Tape: 6 Story: 2 - Irma Josephine Barber describes how streetcars were segregated in New Orleans, Louisiana

Tape: 6 Story: 3 - Irma Josephine Barber describes riding on a segregated train in the 1950s

Tape: 6 Story: 4 - Irma Josephine Barber describes how her faith, exercise, and her diet have kept her healthy

Tape: 6 Story: 5 - Irma Josephine Barber narrates her photographs, pt. 1

Tape: 7 Story: 1 - Irma Josephine Barber narrates her photographs, pt. 2

DASession

1$1

DATape

2$5

DAStory

5$3

DATitle
Irma Josephine Barber recalls moving to Chicago, Illinois as a teenager, pt. 1
Irma Josephine Barber remembers the 1919 riots
Transcript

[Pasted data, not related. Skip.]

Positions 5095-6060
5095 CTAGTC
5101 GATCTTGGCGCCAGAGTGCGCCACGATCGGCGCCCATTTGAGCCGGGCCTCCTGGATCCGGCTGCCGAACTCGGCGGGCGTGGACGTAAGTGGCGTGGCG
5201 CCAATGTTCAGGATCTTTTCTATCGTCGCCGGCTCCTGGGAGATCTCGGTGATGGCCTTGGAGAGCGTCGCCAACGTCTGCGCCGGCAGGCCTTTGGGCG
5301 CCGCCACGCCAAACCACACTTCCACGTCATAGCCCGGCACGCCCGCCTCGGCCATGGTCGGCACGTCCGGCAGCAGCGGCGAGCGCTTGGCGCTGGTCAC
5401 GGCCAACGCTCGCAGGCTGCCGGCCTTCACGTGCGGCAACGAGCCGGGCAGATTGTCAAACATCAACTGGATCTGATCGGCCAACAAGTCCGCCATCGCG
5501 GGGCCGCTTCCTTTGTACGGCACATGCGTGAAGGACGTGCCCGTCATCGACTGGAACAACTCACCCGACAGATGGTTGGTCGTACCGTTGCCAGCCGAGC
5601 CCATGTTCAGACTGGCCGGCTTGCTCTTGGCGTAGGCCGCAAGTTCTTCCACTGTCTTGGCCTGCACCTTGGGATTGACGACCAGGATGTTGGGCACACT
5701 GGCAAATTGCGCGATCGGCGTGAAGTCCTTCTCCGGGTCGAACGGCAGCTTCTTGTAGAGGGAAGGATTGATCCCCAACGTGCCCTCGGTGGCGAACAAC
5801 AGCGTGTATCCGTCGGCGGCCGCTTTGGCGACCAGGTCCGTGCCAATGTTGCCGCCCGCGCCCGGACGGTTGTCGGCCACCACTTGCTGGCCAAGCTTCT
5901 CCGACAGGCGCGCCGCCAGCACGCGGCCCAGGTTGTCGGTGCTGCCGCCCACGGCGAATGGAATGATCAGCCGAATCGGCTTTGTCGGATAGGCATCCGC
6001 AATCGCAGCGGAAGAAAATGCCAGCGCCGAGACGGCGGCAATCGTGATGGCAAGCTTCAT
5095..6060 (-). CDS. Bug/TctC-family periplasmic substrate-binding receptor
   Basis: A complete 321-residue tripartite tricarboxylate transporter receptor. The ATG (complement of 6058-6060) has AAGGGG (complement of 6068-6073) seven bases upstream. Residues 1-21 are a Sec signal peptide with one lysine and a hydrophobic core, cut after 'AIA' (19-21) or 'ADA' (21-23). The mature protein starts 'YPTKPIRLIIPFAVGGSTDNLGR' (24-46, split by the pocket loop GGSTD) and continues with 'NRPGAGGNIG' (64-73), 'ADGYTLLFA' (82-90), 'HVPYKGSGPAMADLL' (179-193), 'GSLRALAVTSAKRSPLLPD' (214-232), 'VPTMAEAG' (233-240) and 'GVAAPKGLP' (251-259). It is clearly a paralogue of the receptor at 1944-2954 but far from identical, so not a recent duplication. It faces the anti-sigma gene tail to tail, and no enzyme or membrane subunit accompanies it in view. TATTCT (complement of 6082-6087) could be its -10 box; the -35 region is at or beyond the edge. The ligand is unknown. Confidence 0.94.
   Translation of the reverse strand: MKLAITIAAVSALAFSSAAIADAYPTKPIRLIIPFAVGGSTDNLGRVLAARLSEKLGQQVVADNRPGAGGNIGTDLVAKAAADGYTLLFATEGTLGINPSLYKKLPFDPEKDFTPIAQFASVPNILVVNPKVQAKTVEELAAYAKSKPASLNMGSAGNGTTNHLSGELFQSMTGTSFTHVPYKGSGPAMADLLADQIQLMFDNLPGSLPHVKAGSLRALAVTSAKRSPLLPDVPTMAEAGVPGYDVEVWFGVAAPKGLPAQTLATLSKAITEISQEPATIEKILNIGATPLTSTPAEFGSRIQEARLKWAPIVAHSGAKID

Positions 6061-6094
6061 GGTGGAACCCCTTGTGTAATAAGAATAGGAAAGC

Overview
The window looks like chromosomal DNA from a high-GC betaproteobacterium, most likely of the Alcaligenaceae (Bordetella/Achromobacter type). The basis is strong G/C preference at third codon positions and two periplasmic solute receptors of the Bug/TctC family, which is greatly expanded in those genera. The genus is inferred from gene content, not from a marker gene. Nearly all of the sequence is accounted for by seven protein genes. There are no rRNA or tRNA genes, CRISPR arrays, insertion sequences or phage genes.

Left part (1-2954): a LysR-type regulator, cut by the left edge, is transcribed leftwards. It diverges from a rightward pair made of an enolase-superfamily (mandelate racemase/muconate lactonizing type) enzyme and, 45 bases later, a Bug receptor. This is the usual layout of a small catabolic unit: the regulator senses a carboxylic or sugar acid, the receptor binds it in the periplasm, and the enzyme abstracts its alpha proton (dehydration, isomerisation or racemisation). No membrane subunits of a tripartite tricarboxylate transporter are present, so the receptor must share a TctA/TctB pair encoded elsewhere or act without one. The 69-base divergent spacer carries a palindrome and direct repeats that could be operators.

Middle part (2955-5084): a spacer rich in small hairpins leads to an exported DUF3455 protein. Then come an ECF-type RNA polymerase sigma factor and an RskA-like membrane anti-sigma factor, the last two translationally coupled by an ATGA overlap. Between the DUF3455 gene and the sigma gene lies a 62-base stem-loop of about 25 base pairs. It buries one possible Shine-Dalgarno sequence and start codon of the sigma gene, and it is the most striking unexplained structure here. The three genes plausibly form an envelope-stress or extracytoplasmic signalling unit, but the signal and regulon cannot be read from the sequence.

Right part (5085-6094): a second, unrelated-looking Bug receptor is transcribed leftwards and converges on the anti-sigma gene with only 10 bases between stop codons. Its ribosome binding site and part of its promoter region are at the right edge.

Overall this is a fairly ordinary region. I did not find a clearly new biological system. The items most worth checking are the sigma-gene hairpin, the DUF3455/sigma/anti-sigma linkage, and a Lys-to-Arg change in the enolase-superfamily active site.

Did you attend high school before you moved to Chicago [Illinois]?$$No, no, I was--when I--I only went to the seventh grade. And when I came to Chicago as I told you, it was during the war [World War I, WWI]. And I, instead of going to, back to school, I went to work.$$So--$$And I worked--raincoat factory.$$Here in Chicago or in--$$In Chicago.$$All right. Before we get into that, tell me about the move to Chicago. When did you move? I mean what happened?$$That was quite a move. Okay.$$As I said, my brother [James Mason] was supposed to have made arrangements to meet my mother [Albertine Mason]. And for some reason or other, they had moved him to Iowa without telling. He wasn't able to call my mother. So we arrived in the old Dearborn Station in Chicago.$$So you came by train.$$By train. And there were--I think in the beginning I told you my sisters and my aunt, there were about seven of us or so. And at that time in the station they had Red Caps. And we arrived in the morning. And all day we were waiting for Jimmy. So when it was beg--getting ready to--it was a little late. And one of the porters came and he told my mother, he says looks like you probably have missed your son. He says you're gonna have to try to find some place to go. So he says I have an aunt that will have--rent out rooms. You know that time people had, had these rooms and they would rent them quite a bit. And he said he'd call, he will contact his aunt and ask her did she have any room. And he, he did, but she said no, but send them here and maybe we can help them to find something. So my sister and, and my Aunt Sedonia [ph.], they went there to, I don't know really how they got there, to her, her aunt, to his aunt's house. And when she--when the person opened the door to everyone's surprise it was a person, her name was Pearl [ph.] that she had graduated with in New Orleans [Louisiana]. And so then the aunt and she, she didn't have any room. But she got the Defender. She says it's always rooms in the Chicago Defender. And she looked in there and she says well, here's two rooms. And this would be maybe, I don't know whether they called or what. But try these two rooms. So Edna and my Aunt Sedonia, they came back and the, the rooms were at 22nd and Dearborn. And it was in a, a red light district.$$Okay that's the vice district.$$Yeah, it was terrible, it was terrible. And so they, they did have the two rooms. And I remember this vividly 'cause we had to sleep on the, the seats and things, nothing was clean. We slept on all--had to--just as people would leave. And in order to cook, they had to go down to the basement, and it was terrible. Now how long we stayed there, I don't, I don't know.$$The stove was in the basement?$$Everything. There, there was--we had--it was--we had to cook and bring the food up. And that's when I learned a good butternut bread and butter was--we ate quite a bit of that and I thought that was the best bread and butter. It was real hard for my mother and that's why she had came up and that's--she had to do that same type of work as--then she went out and did day's work.$What were your thoughts about the Civil Rights Movement? When you saw things changing in the South.$$Well you said what?$$How did you feel about the--some of the changes in the South brought on by the Civil Rights Movement? Did you ever think you'd see those changes?$$No. I'm still thinking there's a lot of changes yet can be made. But they're--it's better. I think some black people have a better--living down there now, than in Chicago [Illinois] is very prejudice. And a lot of them are moving south and whatnot.$$Now were, were you--backtrack way back for a minute. Now I forgot to ask you this and I, I neglected to do it, but you were in Chicago--you came here in 1918, right?$$Yeah.$$And so you were here for the riot in 1919.$$Gosh, yes.$$Yes, tell us about that.$$That was terrible, yeah. We were living--I, I remember 37th and Vincennes. And we lived in a house at that--we had a, a house because we had--my aunt was living with us, with her two children. And I remember the--right on the same block with us there was two old Jewish shoe, shoemakers we used to call them. They had their shop right down the same block from us. And the reason I'm mentioning that, because the car came through the street one day, open--they were standing in an open car and shooting from--just shooting at random from one side to the other. And they killed one of the old men. And then right across the street from where we lived, there was a, a man--it was a two flat building. And he was reading his Bible and they shot him. And he just fell over. I remember that very--but we--$$You actually saw that yourself?$$Yeah. And we all ran--we all ran quickly into the house. 'Cause we were--had been sitting outside. And of course it, it was terrible.$$So these, these are the white people from the beach, or from Bridgeport [Chicago, Illinois]?$$Well I don't--we don't know where they was from, but they, they just drove through like that.$$So did that happen all day long?$$Yeah, nobody was able to do anything, or afraid to go out. People couldn't go to work.$$And how long did it last?$$It didn't last too long.$$A day or two, a day?$$Yeah, it last more than a day. Just the other day they had something about the riot on TV.$$Did--what did you understand at the time to be the cause of the riot? Did anybody try to explain what the cause was to you?$$Of the riot?$$Yes.$$At first I thought, I thought when really until later, that the--when--what was his name? Till--Williams. What was that young fella that was, was killed down in Mississippi?$$Emmet Till?$$Yeah. I used to think it was when they--at the 31st Beach [Chicago, Illinois] when the people went to--when black people went bathing and I thought it was an incident that something had happened there. But that really wasn't it.$$What, what, what was it?$$I'm, I'm trying to remember. I don't know because the beach is when we, when we used to go to the beach, I left (unclear). We would--right there in the Jackson Park Beach, we weren't able--the blacks weren't able--they put a, a fence up and to divide the black people could only swim on one side of that fence and they weren't allowed to go on to--on the other side. And that was when my children were coming up. We left that out.$$Okay.$$They can remember that.